Clayton Peak Trail
from Guardsman Pass

excerpted from our book

Salt Lake City's Incredible Hiking and Biking Trails
pages 312-314

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Clayton Peak, Utah Clayton Peak, Utah

     Clayton Peak, sometimes called Mount Majestic, is a prominent summit east of the Brighton Ski Resort on the long mountain ridge that separates Salt Lake County from Wasatch County. The peak is accessed by way of a segment of the Great Western Trail that runs up the mountainís northern ridge from Guardsman Pass and then drops down the west side of the ridge to meet the Brighton Lakes Trail. It is frequently climbed from both Brighton and Guardsman Pass, but the trail from Guardsman Pass is the shortest route to the summit and that is the route I will describe here. Climbing the peak from Brighton (described on page 98) is also a very enjoyable day hike, and if you have two cars you might want to consider using that route for your descent. The two trailheads are 3.7 miles apart by road.
      The trail to Clayton Peak climbs along the mountainís summit ridge, never veering far from the top of the hogback. It is an unmaintained hiker-made trail, very rocky in places and sometimes uncomfortably steep, but the hike is relatively short and not technically difficult. After leaving the parking area the path immediately begins climbing through a relatively open forest of Engelmann spruce and subalpine fir, and it continues upward along the ridge for 0.5 mile before coming to the base of another minor peak north of Clayton. This secondary peak has no official name, but it is often called Peak 10420 after the elevation at its summit.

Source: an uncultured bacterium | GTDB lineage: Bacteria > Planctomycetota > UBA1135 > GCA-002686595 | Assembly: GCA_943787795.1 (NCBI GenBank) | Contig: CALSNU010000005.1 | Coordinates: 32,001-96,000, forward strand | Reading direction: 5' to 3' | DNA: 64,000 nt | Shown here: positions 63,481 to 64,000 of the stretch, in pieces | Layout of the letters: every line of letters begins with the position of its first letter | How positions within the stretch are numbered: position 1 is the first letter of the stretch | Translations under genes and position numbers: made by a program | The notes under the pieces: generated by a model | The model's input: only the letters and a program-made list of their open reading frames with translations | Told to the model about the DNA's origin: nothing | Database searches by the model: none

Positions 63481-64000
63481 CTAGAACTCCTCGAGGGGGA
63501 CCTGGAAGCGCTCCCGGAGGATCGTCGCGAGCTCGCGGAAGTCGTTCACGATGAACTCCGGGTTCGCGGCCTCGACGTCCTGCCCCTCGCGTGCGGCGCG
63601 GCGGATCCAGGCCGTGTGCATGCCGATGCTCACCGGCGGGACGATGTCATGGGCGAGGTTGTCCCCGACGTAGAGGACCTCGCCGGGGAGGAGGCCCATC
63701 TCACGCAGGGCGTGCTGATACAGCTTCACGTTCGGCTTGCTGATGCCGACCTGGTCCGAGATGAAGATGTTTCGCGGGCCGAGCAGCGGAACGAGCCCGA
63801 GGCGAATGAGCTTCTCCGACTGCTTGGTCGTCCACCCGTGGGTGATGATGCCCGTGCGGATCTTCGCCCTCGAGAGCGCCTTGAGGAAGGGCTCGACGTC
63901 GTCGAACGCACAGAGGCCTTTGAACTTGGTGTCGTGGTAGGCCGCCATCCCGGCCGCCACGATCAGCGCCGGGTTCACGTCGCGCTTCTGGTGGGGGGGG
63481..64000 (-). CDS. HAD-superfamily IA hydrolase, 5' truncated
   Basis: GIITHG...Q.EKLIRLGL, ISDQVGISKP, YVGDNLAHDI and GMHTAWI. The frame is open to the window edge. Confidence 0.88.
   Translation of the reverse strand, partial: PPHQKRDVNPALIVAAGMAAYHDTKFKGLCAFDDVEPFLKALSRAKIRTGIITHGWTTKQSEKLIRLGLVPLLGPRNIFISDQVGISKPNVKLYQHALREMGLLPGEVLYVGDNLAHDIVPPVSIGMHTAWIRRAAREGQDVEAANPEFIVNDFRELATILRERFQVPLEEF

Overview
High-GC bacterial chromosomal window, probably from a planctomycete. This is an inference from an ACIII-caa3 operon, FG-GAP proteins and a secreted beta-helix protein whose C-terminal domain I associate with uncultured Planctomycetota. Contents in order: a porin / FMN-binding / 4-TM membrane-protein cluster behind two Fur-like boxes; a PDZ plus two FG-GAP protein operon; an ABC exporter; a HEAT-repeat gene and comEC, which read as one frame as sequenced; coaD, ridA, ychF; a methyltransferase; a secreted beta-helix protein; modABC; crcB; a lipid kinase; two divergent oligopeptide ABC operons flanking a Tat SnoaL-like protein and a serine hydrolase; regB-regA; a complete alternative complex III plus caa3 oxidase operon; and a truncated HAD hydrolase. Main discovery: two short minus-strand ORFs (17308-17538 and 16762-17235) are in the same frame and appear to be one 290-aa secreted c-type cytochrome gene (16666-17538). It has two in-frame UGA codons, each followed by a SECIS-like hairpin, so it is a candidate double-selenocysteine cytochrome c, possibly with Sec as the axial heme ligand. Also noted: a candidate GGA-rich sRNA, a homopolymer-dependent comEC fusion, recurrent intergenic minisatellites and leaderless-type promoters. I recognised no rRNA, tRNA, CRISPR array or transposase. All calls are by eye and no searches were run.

If you are looking for a relatively easy peak to bag with your kids Peak 10420 offers a nice alternative to Clayton Peak. The trail splits on the north side of the small peak, and bearing left at the fork for five minutes will take you to its summit. The view from the top of Peak 10420 is almost as good as the view from Clayton Peak. Furthermore, after reaching its summit the short access trail continues south for another 100 yards to rejoin the Clayton Peak Trail, so it is easy to include both peaks on your hike.
      Continuing on toward Clayton Peak, the trail soon drops into a low saddle on the ridge where you will see another unmarked trail departing to the east. That trail drops down for 0.1 mile to meet the Bloods and Lackawaxen Lakes Trail, making it possible to climb Clayton Peak as a loop hike. (See page 308 for more information on the Bloods and Lackawaxen Lakes Trail.) Beyond the saddle the Clayton Peak Trail resumes its climb up the ridge to the summit. The condition of the trail soon deteriorates, however, and as you approach the top of the mountain it becomes extremely rocky. Finally, a hundred yards before reaching the summit, the trail seems to end at the bottom of a huge pile of boulders. At this point just continue straight ahead, scrambling over the boulders, and within another 15 minutes you should reach your goal.
      The view from the summit of Clayton Peak is extraordinary. Sunset Peak, Mount Tuscarora, Mount Millicent, and several other well-known mountain peaks are all in view above the Brighton Ski Resort, while to the east Park City and Heber are both clearly visible in the distance. Four named lakes and several unnamed ones lie less than a mile from Clayton Peak. Lackawaxen, the closest lake, is only 400 horizontal yards away, and the Cloud Rim Girl Scout Camp can be seen further to the east on the western shore of Lake Brimhall.

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